Debuggability

Developers are able to debug script using this feature using the existing DevTools console and debugger. For debugging device communication issues it is often convenient to use the readable.tee() method to split the streams going to or from the device and print them to the console for inspection.


Will this feature be supported on all six Blink platforms (Windows, Mac, Linux, Chrome OS, Android, and Android WebView)?

No, see above.


Is this feature fully tested by web-platform-tests?

No, but tentative tests for the feature are available in the wpt_internal/serial directory and can be exported to the Web Platform Tests repository as they mature.


Link to entry on the Chrome Platform Status

https://chromestatus.com/feature/6577673212002304


This intent message was generated by Chrome Platform Status and cleaned up by hand.

Reilly Grant | Software Engineer | rei...@chromium.org | Google Chrome

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Thomas Steiner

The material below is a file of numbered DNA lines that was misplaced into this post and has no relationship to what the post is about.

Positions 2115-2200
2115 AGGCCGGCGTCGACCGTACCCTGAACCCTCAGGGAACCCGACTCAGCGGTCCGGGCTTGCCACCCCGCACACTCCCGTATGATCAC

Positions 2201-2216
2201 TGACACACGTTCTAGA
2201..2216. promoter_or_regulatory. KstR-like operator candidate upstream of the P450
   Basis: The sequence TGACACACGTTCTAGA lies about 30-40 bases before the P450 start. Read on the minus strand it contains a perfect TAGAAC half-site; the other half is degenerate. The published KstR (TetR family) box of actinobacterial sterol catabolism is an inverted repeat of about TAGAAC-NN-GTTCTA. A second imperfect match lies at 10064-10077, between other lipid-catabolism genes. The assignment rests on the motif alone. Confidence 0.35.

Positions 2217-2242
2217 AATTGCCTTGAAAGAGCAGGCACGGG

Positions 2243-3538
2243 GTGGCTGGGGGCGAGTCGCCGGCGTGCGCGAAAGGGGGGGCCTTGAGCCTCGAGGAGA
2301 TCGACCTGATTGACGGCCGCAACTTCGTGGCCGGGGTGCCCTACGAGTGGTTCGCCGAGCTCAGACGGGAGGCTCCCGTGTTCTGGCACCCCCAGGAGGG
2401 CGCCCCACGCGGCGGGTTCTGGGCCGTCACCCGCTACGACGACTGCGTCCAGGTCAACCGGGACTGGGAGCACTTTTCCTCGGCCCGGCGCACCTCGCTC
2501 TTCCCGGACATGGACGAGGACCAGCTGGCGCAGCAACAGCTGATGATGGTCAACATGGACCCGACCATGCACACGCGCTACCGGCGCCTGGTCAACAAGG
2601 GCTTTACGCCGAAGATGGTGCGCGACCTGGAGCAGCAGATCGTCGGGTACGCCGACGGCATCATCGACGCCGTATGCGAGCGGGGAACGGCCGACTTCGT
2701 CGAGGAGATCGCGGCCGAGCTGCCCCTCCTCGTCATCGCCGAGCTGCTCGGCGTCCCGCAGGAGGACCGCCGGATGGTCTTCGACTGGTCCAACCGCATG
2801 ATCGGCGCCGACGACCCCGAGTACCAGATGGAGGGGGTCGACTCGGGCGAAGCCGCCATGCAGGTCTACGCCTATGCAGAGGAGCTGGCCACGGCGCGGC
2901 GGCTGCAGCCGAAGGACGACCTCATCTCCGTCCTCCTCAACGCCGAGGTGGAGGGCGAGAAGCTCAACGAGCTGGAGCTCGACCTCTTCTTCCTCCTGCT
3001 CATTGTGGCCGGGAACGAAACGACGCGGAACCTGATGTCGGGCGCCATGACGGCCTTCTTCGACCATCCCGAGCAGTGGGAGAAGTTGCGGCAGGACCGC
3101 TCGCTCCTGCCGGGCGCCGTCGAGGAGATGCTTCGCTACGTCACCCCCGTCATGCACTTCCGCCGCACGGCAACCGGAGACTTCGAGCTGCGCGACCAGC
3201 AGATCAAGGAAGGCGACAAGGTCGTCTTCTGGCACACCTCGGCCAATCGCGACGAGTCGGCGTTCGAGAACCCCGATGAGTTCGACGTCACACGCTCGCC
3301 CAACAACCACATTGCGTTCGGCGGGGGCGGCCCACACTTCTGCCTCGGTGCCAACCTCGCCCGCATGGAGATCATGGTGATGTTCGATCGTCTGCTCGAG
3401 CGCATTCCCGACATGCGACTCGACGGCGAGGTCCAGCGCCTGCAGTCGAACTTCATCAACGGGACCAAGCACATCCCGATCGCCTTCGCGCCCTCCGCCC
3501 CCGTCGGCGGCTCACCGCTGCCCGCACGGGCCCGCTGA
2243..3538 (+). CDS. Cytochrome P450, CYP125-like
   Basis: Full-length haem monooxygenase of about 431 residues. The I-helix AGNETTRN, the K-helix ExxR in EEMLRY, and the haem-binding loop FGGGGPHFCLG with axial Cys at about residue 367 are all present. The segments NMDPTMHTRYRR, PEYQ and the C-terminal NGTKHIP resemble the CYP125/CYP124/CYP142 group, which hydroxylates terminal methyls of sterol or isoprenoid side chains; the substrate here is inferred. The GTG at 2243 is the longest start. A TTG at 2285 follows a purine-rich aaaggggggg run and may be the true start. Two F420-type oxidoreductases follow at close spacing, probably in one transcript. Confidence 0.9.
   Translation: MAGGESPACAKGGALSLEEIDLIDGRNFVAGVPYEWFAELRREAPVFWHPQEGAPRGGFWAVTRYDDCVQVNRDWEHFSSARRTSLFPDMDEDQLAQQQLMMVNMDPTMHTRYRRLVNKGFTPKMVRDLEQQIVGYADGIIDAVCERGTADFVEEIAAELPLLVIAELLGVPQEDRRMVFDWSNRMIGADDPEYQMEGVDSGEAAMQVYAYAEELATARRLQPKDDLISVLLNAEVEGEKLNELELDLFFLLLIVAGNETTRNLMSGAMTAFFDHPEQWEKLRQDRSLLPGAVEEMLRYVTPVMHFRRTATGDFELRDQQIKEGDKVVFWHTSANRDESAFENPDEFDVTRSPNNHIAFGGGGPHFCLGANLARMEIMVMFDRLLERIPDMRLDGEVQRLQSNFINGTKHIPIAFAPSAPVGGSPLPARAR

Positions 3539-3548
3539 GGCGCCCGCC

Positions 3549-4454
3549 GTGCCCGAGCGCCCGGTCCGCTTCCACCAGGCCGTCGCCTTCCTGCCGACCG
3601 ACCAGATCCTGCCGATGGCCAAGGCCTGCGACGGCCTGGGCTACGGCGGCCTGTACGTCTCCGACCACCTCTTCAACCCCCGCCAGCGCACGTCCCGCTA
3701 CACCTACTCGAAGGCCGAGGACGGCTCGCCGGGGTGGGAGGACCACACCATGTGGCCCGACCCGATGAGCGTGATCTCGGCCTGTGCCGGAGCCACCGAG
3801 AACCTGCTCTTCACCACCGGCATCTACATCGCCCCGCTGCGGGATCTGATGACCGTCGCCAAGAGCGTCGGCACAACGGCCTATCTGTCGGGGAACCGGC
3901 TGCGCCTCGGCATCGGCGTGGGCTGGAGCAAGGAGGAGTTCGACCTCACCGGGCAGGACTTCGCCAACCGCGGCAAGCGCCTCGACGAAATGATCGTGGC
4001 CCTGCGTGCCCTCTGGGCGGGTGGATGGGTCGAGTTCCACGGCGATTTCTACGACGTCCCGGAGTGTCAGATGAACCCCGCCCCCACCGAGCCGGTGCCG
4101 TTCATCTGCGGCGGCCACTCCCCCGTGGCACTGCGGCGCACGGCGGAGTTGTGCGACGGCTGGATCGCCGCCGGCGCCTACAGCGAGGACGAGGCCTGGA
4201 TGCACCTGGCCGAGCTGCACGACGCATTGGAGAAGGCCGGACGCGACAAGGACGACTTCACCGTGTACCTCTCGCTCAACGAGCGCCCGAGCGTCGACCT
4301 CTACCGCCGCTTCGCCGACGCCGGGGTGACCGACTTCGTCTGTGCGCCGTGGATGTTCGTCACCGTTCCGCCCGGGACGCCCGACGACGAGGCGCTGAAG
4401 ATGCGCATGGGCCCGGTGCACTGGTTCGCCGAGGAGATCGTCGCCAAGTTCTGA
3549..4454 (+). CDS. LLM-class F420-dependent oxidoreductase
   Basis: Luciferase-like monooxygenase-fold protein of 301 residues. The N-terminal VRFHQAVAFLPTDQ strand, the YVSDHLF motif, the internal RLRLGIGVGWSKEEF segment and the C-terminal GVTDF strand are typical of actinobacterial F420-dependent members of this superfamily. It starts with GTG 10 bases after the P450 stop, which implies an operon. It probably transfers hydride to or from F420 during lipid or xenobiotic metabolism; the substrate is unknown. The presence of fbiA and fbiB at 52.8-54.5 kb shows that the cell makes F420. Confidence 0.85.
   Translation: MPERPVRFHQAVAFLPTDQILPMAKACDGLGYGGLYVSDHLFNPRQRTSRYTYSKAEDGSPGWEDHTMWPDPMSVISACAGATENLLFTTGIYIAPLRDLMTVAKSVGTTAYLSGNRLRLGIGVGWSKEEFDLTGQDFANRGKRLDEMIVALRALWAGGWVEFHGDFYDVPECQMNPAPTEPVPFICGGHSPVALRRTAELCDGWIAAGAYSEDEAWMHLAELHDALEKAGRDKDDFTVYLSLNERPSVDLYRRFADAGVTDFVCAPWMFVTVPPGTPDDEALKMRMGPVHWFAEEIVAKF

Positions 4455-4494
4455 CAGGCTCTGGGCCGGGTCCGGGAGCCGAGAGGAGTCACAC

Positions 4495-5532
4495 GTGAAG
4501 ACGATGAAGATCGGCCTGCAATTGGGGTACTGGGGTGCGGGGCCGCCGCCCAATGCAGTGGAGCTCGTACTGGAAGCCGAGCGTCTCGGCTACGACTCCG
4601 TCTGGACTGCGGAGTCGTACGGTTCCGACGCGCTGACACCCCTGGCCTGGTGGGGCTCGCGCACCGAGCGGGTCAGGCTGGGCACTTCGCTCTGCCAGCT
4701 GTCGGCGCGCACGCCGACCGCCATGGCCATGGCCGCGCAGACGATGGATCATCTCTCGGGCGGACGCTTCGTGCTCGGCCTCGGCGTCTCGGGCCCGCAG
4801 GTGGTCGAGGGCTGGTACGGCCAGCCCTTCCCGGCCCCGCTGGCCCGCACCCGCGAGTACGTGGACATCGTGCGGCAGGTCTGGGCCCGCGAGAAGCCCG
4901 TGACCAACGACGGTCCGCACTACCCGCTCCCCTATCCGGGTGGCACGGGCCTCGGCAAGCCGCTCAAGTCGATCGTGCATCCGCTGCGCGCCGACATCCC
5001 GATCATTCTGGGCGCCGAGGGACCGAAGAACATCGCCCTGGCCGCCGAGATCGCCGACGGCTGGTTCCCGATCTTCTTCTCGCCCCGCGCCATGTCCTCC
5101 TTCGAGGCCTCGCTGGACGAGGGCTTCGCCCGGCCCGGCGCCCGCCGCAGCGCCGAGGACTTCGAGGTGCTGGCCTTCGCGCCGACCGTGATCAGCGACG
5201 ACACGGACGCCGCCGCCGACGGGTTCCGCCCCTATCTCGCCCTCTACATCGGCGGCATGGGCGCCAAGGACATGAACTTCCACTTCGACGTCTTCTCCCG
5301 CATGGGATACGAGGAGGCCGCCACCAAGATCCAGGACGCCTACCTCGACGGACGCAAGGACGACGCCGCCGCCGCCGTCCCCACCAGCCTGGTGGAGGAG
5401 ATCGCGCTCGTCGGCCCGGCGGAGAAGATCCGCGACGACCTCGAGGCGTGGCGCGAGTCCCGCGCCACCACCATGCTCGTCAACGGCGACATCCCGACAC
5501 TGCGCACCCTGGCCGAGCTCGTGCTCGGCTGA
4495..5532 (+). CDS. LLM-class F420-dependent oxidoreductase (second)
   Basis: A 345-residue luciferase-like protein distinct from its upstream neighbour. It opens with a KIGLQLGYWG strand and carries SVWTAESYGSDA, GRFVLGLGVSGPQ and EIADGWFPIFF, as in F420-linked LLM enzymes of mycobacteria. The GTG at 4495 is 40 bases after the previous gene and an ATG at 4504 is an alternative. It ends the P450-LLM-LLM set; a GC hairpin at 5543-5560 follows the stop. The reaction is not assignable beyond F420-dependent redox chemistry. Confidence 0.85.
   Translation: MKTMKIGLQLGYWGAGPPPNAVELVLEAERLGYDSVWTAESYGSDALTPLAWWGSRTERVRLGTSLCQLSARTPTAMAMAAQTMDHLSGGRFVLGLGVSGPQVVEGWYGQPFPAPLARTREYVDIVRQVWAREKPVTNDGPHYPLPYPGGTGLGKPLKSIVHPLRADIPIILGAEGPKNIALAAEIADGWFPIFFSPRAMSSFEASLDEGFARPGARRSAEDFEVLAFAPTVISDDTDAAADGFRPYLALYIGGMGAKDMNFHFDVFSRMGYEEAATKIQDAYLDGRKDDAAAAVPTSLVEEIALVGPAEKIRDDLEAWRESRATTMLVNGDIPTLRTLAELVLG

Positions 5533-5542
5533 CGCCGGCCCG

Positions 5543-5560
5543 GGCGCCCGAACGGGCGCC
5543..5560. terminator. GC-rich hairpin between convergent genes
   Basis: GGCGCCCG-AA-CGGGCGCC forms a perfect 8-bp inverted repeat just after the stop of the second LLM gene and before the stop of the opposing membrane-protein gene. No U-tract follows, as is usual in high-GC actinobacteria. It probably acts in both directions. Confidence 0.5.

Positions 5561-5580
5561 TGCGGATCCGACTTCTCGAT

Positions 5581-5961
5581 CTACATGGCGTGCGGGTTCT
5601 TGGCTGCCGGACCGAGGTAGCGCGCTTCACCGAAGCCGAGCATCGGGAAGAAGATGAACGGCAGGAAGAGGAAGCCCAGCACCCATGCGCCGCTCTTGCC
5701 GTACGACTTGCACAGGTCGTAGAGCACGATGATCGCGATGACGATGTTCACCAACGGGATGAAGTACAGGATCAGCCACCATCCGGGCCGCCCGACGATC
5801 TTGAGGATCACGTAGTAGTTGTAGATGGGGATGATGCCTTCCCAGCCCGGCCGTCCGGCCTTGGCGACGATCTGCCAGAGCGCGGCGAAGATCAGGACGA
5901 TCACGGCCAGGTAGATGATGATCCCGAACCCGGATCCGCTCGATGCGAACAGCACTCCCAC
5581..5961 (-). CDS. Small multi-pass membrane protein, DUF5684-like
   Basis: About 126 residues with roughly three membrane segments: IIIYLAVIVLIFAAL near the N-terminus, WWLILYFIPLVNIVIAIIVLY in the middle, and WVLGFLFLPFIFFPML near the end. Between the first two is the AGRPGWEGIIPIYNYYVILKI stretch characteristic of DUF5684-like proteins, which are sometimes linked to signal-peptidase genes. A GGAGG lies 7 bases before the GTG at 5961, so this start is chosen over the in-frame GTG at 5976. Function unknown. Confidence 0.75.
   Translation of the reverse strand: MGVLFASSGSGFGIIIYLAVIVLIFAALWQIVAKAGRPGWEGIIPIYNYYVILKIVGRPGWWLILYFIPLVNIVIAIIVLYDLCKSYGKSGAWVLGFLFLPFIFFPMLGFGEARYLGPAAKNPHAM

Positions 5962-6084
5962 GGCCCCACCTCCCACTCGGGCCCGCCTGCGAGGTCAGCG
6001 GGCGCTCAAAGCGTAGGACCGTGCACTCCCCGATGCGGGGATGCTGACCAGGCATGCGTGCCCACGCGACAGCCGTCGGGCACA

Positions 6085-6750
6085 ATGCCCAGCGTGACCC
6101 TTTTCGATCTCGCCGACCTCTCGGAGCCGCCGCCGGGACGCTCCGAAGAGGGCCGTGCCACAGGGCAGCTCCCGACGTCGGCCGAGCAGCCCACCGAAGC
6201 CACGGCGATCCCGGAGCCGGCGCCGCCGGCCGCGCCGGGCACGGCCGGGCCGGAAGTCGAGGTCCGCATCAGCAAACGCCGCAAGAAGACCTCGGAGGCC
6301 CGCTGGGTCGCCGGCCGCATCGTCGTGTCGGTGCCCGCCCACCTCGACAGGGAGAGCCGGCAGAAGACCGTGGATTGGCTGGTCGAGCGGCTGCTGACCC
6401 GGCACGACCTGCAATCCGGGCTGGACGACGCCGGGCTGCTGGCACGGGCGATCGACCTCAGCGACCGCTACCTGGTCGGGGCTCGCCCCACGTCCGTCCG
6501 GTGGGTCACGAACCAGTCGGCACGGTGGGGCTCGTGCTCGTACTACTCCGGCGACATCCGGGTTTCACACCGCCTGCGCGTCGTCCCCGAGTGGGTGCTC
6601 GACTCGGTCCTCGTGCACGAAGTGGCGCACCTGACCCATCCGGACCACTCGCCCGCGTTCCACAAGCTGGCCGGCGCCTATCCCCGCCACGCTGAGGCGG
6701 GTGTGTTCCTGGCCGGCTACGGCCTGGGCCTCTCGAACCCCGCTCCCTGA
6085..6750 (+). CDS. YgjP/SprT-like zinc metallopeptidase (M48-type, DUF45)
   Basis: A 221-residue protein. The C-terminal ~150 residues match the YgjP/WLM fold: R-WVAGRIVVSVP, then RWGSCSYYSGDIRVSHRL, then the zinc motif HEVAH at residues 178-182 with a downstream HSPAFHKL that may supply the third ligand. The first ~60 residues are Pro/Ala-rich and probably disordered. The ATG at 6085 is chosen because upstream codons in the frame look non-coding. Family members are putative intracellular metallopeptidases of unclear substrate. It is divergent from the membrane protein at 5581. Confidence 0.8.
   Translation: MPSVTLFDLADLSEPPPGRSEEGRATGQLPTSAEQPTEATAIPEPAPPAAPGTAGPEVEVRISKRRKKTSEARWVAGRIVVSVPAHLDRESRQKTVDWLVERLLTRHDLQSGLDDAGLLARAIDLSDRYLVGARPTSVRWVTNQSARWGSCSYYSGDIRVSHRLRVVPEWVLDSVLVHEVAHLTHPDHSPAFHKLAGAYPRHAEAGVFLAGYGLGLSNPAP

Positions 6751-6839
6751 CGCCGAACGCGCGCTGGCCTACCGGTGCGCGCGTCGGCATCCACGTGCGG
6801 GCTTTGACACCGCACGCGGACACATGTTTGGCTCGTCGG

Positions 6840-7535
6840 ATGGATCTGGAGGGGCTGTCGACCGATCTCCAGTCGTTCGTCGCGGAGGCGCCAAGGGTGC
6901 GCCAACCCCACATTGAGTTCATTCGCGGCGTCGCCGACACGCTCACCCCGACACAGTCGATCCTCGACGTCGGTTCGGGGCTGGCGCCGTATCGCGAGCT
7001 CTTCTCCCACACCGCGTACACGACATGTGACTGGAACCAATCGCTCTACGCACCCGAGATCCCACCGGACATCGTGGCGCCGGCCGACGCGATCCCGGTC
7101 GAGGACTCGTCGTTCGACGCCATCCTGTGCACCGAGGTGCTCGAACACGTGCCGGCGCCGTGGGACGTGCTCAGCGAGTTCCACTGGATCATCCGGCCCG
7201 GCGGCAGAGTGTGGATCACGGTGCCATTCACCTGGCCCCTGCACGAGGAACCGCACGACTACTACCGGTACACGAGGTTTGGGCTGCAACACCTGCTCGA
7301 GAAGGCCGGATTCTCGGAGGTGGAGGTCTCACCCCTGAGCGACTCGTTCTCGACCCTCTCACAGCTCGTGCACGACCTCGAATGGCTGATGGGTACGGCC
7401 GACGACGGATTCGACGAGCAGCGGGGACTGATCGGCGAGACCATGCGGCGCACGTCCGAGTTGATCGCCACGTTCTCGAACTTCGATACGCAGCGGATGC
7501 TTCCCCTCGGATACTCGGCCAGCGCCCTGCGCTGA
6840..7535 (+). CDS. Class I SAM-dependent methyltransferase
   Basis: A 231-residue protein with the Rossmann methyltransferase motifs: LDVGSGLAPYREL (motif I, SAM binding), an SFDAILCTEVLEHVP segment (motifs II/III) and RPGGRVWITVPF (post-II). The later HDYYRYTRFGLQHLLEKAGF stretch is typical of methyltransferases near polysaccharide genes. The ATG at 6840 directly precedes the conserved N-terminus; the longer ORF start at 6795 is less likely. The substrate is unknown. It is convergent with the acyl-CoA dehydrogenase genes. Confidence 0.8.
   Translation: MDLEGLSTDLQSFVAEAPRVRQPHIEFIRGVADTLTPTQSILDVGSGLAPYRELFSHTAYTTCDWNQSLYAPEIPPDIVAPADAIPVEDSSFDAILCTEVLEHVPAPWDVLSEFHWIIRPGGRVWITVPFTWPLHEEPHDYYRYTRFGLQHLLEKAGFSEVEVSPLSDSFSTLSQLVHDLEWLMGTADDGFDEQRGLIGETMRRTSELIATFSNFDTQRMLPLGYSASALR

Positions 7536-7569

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Aug 13, 2020, 4:19:17 AM8/13/20
to Yoav Weiss, Reilly Grant, blink-dev
How sad would participating properties be if the API became unavailable for some period of time?

Very sad (also check the surrounding tweets). It is to be noted that this particular case was paired with a misunderstanding of how origin trials worked (which we have addressed in the PR), but they were not alone with this perception. One solution would be to reward good origin trialers. 

Yoav Weiss

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Aug 13, 2020, 12:32:06 PM8/13/20
to hjor...@gmail.com, blink-dev, Reilly Grant
Hey Henrik!! :)



On Thu, Aug 13, 2020 at 6:05 PM <hjor...@gmail.com> wrote:
Hey Yoav/Thomas/Reilly, long time no see! :)

Just to add some more to what Thomas said... yeah. Would I would be very sad if it went away.

Specifically, we have a couple of customers on AnesthesiaCharting.com using web serial API to be able to communicate with patient vitals monitors for charting purposes.

That's a great use-case!
 

My main points:

1. This was absolutely my fault for not understanding that there *was* a planned gap between OT and shipping.

To be clear, I don't think a *mandatory* gap between OT and shipping is always helpful, and have supported cases where such a gap was not enforced.